However, as it happened, our last stop made the day worthwhile. At the very end of Greer Rd. lies Rosehall Run, one of the original wineries established in the County. Among our finds there was their 2018 JCR Pinot Noir, which in August was awarded the ‘Red Wine of the Year’ at the Ontario Wine Awards. This wine has the potential of being one of the greatest and longest-lived Pinot Noir they have produced. Even though the wine may be enjoyed now it can be laid down for the next 5 to 7 years to reveal the purity that will evolve with time. With a price point of $42, it is good value.
Our second find was a 2016 Merlot which was the result of them being able to secure a couple of tonnes of Merlot planted at Prince Edward County’s Huff Estates which resulted in Rosehall Run creating their first and only County Merlot. The wine was barreled down in their underground cellar for 18 months. New French oak was utilized in preparing this small lot. There is only a small quantity left and with its price of $35 a bottle, it will be gone soon.
Overall I have always found the offerings of Prince Edward County to be on the expensive side compared to similar offerings in Niagara and especially at the LCBO. For a big part it is a factor of demand and supply. The County VQA region is much smaller than Niagara and thus the quantity of grapes available is less and this is reflected in the prices. There are some good value wines to be found for sure but you just need to be prepared to make the effort to search them out. There are a couple of wineries, such as Sandbanks, where you can always count on finding a good selection and good value.
Given the climate of the region it is important to keep in mind that the mainstay varietals are Chardonnay, Pinot Noir and Baco Noir. To expect to find a lot of other locally grown varietals, such as Cabernet, is not realistic.
Given that the County has so much more to offer besides wine, a trip there is well worth the time.
An ad for alcohol-free wines caught my I eye while reading a recent publication from the liquor store. The ad promoted the wine as a great alternative for designated drivers, moms-to-be, or those just looking to abstain from alcohol.
Not having seen alcohol-free wine before (I either don’t get out enough or don’t pay enough attention) I decided to investigate further.
Low and no-alcohol wines are something of an enigma since legally they don’t exist. In order for a beverage to be called ‘wine’ it is required to contain a minimum of 8% alcohol by volume unless specifically exempted.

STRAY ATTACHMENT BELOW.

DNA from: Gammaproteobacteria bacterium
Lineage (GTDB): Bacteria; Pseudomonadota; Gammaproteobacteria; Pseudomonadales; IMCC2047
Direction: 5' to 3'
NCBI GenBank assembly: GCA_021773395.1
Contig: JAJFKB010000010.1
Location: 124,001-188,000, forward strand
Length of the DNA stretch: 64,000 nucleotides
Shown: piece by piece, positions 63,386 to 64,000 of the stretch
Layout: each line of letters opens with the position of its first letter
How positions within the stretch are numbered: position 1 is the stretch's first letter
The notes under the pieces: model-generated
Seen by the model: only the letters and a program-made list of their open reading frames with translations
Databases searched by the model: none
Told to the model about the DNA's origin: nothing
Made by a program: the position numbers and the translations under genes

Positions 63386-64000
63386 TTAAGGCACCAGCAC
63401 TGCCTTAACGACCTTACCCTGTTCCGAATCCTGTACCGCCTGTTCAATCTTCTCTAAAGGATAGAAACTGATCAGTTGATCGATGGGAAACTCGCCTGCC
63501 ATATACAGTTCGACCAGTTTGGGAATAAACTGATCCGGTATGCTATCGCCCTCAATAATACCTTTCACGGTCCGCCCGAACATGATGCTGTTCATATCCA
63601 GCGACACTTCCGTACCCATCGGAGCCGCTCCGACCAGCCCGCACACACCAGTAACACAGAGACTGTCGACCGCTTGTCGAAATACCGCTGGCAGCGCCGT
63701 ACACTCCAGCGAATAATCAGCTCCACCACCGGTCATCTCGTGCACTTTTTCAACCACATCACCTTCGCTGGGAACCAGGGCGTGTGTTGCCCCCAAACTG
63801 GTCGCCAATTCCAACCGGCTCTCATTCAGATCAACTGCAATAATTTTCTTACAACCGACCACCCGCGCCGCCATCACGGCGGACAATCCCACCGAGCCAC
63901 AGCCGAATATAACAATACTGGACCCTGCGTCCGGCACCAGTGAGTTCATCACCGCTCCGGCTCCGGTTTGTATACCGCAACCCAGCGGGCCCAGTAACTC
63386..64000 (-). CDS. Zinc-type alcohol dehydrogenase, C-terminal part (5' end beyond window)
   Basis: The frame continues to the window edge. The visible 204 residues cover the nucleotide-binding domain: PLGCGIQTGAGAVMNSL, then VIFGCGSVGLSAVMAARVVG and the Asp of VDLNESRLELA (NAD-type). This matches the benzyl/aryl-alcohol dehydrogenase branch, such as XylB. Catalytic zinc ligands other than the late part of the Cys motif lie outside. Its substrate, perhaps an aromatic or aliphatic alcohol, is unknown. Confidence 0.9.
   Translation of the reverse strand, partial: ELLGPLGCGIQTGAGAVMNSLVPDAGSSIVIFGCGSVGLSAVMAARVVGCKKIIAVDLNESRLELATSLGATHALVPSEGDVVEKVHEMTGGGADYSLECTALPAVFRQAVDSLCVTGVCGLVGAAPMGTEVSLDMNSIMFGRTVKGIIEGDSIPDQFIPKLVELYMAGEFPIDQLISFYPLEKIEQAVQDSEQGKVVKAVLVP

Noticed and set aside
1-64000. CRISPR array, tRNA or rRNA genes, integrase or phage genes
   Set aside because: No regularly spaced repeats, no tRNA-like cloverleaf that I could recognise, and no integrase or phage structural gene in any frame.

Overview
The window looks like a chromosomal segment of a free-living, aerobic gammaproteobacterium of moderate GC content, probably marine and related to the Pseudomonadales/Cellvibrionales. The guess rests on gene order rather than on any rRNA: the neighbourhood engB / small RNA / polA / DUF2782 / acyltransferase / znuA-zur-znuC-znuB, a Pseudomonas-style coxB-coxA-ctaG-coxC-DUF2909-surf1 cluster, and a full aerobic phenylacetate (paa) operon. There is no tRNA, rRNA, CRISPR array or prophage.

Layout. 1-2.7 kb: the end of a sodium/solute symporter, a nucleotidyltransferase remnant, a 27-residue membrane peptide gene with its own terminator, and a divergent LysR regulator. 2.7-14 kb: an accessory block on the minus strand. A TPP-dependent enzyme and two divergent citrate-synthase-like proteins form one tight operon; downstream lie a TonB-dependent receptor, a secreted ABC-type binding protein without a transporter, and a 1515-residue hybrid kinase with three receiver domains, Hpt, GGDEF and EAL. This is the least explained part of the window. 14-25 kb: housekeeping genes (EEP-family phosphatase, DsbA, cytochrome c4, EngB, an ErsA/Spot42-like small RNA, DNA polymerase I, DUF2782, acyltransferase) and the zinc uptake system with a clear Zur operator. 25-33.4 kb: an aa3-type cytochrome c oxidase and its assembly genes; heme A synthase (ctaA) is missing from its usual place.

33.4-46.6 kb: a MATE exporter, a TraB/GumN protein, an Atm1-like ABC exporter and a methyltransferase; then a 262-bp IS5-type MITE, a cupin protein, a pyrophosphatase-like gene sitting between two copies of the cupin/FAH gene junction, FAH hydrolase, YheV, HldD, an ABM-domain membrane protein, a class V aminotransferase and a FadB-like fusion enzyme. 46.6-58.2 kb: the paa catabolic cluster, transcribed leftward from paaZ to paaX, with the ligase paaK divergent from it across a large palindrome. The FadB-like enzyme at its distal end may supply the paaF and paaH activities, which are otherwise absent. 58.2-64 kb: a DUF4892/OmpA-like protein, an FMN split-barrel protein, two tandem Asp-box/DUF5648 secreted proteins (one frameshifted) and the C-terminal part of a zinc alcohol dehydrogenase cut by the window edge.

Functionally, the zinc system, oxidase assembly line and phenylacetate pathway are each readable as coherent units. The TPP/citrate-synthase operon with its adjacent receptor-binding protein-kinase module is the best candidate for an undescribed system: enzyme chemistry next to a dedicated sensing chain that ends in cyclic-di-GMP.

The subject of low and no alcohol wine tends to generate heated opinion. Traditionalists say it is a needless atrocity while others see it as an exciting part of wine’s future. Many criticize the lacklustre quality of these beverages from examples to date.
There’s also a lack of clarity about what ‘low and no alcohol’ actually means. Much has been written about ‘lower-alcohol’ wines (those containing between 6% to 11% alcohol by volume) but less on wines of 0.5% alcohol by volume or less. There are indications that this category is gaining increased focus from producers, retailers and wine drinkers.
As with the introduction of selling wine in cans for summertime consumption, the Europeans are leading the way with the development of alcohol-free wine.
Low and no-alcohol wines have not kept pace with low alcohol beers but sales have been steadily increasing. Market figures, scarce as they are, indicate 0%-0.5% wine to be a small but growing category. There are indications that 0% to 0.5% wine is the fastest- growing sector. Consumers are identified as being regular wine drinkers over age 45 who want to reduce their alcohol intake without sacrificing on ceremony or taste. These products allow abstainers to join in the fun or have the benefit of a drink at the end of a hard day without the guilt.
There is a general consensus that low and no-alcohol wine is a trend for the future. Britain’s Marks & Spencer has doubled its low and no-alcohol range wine over the last year as its wine sales in this category have risen 89%.
There is now a ‘scramble’ among wine producers to make low and no-alcohol products. Some of these are own-label wines, with Germany’s Reh Kendermann and Spain’s Félix Solís being two major suppliers. Big brands such as Freixenet, Hardys, Martini and McGuigan have all recently launched products in this market and more are said to be in development.
Bodegas Torres identified the movement of mature age markets toward less alcohol consumption about 15 years ago so they began development of a 0.5% white wine in 2007. It received some positive feedback from markets in Sweden and Britain, as well as Canada. Torres responded by adding a no-alcohol red and a rosé to its inventory.
German producer Johannes Leitz began development of no-alcohol wine after a Norwegian restaurateur asked him for an alternative to Coca-Cola or fruit juice for drivers. Leitz was committed to making a good product so used good base materials in his Eins Zwei Zero Riesling.
Leitz then went on to produce a sparkling Riesling and is now planning to develop a more premium cru.